Our aims at Spice Origin are to source small producers of organic and naturally farmed spices. We support marginalised farmers directly by cutting out the wasted expense of archaic distribution channels, so the farmer achieves a fairer price for his hard earned harvest, and you enjoy a higher quality product of proven provenance.
In India, the organic spice movement is a response to decades of a failed agricultural policy which 60% of the agrarian Indian population rely on. The desperate situation still sees 16.5k suicides of Indian farmers every year. To put this into perspective this is 2.5 times the total number of suicides in the UK.
“India has the highest number of suicides in the World” Source World Health Organisation 2014
There are still many challenges for farmers choosing to move to a multi-cropping, organic farm. Whilst it promises a more sustainable future, yields are lower and there is little demand for a premium priced organic spice product in the domestic market.
Spice Origin aims to source from these farmers directly, giving them the best price for their produce, cutting out the middlemen as much as we can, and deliver our customers the highest quality, freshest organic or naturally produced spices in a socially responsible manner.
Here’s the full story…
The Green Revolution
During the 1960s, India was unable to feed its ever-increasing population. Yields on commercial farms were reasonable but not enough land was being farmed to sustain the growing number of hungry mouths. The Central Government acted on this issue and rolled out an agricultural programme promoting the use of external chemical inputs to increase the fertility of the soil and deal with problems of pests and plant diseases. This ‘Green Revolution’, as it became known, saw the growth of commercial farms and especially an increase in yields. Farmers were encouraged to mono-crop and provided with subsidised chemical inputs to ensure a continuous yield. By the mid-1980s, India was producing enough basic foodstuffs to feed its people.
By this stage, the commercialisation of farming and the level of complicity with agro-business and government meant that the policy was not adjusted. Despite clear evidence of the decline in quality of the soils and degradation of the surrounding environment as a result of leeching of these chemicals into water systems, the economic imperative was encouraged to continue. Commodity prices for coffee, cashew and other plantation crops were high.
Where did it all go wrong?
By the mid-1990s, the result of the Green Revolution for the smaller farmer was becoming clear. The lack of traditional practices such as crop rotation and application of natural fertiliser and mulch was having devastating effects on the land. Soils were dry and airy, reliant on expensive chemical input fertilisers to produce anything much at all. The widespread use of chemical pesticides had affected vulnerable ecosystems as well as wiping out the natural pollinators. Any natural ‘immune system’ that the land may have had was compromised.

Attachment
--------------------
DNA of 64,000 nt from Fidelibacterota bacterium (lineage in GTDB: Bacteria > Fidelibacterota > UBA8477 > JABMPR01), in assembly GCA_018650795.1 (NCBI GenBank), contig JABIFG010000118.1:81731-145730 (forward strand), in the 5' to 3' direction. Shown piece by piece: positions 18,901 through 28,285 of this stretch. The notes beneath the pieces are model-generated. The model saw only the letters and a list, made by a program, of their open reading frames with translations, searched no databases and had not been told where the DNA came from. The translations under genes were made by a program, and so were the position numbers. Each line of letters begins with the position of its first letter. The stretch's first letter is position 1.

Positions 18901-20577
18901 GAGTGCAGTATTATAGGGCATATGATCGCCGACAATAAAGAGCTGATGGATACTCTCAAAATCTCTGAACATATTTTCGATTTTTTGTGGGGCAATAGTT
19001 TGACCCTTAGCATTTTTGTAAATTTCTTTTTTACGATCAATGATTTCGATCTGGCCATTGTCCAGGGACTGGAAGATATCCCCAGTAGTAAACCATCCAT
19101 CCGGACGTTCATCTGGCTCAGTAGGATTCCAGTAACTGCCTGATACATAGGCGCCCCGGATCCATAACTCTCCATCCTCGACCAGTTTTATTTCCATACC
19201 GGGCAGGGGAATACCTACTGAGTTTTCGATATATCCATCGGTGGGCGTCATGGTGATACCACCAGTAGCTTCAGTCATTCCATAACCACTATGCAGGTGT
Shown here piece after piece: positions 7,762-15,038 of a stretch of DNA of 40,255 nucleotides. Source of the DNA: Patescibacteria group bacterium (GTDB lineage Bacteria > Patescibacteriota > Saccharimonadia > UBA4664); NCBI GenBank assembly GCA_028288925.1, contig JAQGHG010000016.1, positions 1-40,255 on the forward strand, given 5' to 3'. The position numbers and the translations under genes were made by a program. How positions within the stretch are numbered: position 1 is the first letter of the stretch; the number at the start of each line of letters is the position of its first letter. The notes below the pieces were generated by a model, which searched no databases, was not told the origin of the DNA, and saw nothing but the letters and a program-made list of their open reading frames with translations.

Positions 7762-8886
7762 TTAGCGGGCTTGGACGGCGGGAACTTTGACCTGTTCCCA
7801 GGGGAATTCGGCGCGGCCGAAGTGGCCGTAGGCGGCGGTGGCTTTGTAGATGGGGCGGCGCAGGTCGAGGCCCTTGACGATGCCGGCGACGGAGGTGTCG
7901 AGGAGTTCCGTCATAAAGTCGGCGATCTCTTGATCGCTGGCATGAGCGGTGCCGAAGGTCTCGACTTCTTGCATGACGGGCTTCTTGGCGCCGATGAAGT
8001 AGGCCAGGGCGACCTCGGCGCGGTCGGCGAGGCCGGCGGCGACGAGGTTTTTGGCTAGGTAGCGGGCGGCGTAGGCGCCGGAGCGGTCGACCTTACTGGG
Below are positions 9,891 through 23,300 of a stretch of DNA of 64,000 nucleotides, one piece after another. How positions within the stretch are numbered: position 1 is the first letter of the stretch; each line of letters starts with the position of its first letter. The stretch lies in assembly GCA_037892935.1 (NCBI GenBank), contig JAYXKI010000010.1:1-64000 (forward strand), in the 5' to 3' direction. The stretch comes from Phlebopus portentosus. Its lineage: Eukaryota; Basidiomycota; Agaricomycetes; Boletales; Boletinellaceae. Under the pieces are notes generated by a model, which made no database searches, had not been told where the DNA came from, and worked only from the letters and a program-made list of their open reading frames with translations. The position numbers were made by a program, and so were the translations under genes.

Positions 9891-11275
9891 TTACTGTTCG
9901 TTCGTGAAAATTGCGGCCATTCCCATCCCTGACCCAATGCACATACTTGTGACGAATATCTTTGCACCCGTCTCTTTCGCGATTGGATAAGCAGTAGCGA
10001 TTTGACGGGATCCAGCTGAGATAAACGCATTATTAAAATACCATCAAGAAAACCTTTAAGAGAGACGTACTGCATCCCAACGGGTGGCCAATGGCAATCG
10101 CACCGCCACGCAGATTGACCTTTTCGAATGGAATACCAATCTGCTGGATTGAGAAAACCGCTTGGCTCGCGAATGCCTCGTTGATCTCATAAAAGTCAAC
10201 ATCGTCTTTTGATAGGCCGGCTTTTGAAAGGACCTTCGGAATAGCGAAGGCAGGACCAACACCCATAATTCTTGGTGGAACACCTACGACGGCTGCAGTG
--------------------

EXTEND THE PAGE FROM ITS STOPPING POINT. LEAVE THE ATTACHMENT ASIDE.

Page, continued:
Farmers were now reliant on external inputs which they could just about afford and still put food on the table. But then, commodity prices started to drop. Suddenly the money coming in from selling the produce at market was not covering the expenses going out. Debt. Money-lenders. Further drop in prices. More debt. Desperation.
By the end of the decade a wave of farmer suicides began to spread across India. The combination of indebtedness and realisation that the land was naturally infertile was too much for many to bear. The sole breadwinners on whom large extended families were relying chose to end their lives. The implications for those left behind were further indebtedness, poverty and all the social ills that go with it.
In the early 2000s, a number of NGOs began to form in response to this crisis. The realisation was that this dependence on external chemical inputs was in danger of crippling India’s food production. With government too entrenched with large agro-chemical business, the chance of change from above was scant. The solution needed to come at grass roots level.
The problem faced by those trying to tackle the issue was how to persuade farmers that there was a viable alternative. Thirty years of indoctrination had lead a generation to believe that these external inputs were necessary to productive farming. With the depleted soils and no financial ability to allow soils rest time to recover, how were they going to farm any other way?
As a small-scale farmer, to convert to organic farming is a minimum three-year process in the course of which your production will certainly drop significantly. There is also no guarantee that you will be able to get back to the yield levels that you had before even after three years. But the long term prospects are favourable and we hope, sustainable.
We hope you and us at Spice Origin can make a difference, however small!
In the meantime, enjoy the freshest, natural and organic spices on the market :-)